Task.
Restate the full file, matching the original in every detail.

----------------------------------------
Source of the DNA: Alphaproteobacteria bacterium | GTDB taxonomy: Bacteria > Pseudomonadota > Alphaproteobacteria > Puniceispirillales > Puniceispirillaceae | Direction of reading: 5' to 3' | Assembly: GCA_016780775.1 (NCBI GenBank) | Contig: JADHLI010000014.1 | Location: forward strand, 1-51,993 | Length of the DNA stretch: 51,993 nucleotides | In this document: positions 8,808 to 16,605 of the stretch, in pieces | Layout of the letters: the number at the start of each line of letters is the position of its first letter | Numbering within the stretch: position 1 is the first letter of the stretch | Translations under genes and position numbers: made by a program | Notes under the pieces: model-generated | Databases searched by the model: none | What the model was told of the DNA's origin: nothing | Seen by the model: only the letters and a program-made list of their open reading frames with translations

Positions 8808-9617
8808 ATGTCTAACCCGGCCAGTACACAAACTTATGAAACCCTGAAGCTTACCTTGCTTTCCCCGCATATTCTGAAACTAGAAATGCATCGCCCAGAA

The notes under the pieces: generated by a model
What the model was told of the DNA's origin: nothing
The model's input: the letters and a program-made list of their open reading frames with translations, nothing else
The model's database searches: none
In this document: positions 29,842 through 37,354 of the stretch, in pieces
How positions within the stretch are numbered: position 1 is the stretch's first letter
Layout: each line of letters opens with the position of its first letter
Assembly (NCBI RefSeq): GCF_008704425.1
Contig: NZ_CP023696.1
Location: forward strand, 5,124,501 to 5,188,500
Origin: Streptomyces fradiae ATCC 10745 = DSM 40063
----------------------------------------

Source of the DNA: Alphaproteobacteria bacterium | GTDB taxonomy: Bacteria > Pseudomonadota > Alphaproteobacteria > Puniceispirillales > Puniceispirillaceae | Direction of reading: 5' to 3' | Assembly: GCA_016780775.1 (NCBI GenBank) | Contig: JADHLI010000014.1 | Location: forward strand, 1-51,993 | Length of the DNA stretch: 51,993 nucleotides | In this document: positions 8,808 to 16,605 of the stretch, in pieces | Layout of the letters: the number at the start of each line of letters is the position of its first letter | Numbering within the stretch: position 1 is the first letter of the stretch | Translations under genes and position numbers: made by a program | Notes under the pieces: model-generated | Databases searched by the model: none | What the model was told of the DNA's origin: nothing | Seen by the model: only the letters and a program-made list of their open reading frames with translations

Positions 8808-9617
8808 ATGTCTAACCCGGCCAGTACACAAACTTATGAAACCCTGAAGCTTACCTTGCTTTCCCCGCATATTCTGAAACTAGAAATGCATCGCCCAGAA

The notes under the pieces: generated by a model
What the model was told of the DNA's origin: nothing
The model's input: the letters and a program-made list of their open reading frames with translations, nothing else
The model's database searches: none
In this document: positions 29,842 through 37,354 of the stretch, in pieces
How positions within the stretch are numbered: position 1 is the stretch's first letter
Layout: each line of letters opens with the position of its first letter
Assembly (NCBI RefSeq): GCF_008704425.1
Contig: NZ_CP023696.1
Location: forward strand, 5,124,501 to 5,188,500
Origin: Streptomyces fradiae ATCC 10745 = DSM 40063